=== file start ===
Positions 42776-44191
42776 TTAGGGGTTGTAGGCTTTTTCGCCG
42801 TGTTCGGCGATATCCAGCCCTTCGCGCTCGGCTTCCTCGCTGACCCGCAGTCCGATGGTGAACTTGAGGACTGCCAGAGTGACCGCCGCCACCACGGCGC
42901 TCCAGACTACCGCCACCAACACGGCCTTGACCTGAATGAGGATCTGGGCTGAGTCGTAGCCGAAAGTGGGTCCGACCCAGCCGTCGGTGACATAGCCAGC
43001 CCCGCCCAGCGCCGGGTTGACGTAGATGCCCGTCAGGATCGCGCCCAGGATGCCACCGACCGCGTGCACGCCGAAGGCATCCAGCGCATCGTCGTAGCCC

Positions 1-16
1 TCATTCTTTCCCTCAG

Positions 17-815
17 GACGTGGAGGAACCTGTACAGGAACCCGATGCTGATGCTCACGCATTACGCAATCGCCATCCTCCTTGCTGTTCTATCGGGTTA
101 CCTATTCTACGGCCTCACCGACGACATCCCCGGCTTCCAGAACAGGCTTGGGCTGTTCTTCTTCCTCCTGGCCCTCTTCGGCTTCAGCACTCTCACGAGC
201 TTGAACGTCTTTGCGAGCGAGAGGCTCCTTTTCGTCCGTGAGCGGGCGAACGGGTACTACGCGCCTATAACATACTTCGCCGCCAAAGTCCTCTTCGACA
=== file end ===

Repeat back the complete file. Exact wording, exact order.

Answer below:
Positions 42776-44191
42776 TTAGGGGTTGTAGGCTTTTTCGCCG
42801 TGTTCGGCGATATCCAGCCCTTCGCGCTCGGCTTCCTCGCTGACCCGCAGTCCGATGGTGAACTTGAGGACTGCCAGAGTGACCGCCGCCACCACGGCGC
42901 TCCAGACTACCGCCACCAACACGGCCTTGACCTGAATGAGGATCTGGGCTGAGTCGTAGCCGAAAGTGGGTCCGACCCAGCCGTCGGTGACATAGCCAGC
43001 CCCGCCCAGCGCCGGGTTGACGTAGATGCCCGTCAGGATCGCGCCCAGGATGCCACCGACCGCGTGCACGCCGAAGGCATCCAGCGCATCGTCGTAGCCC

Positions 1-16
1 TCATTCTTTCCCTCAG

Positions 17-815
17 GACGTGGAGGAACCTGTACAGGAACCCGATGCTGATGCTCACGCATTACGCAATCGCCATCCTCCTTGCTGTTCTATCGGGTTA
101 CCTATTCTACGGCCTCACCGACGACATCCCCGGCTTCCAGAACAGGCTTGGGCTGTTCTTCTTCCTCCTGGCCCTCTTCGGCTTCAGCACTCTCACGAGC
201 TTGAACGTCTTTGCGAGCGAGAGGCTCCTTTTCGTCCGTGAGCGGGCGAACGGGTACTACGCGCCTATAACATACTTCGCCGCCAAAGTCCTCTTCGACA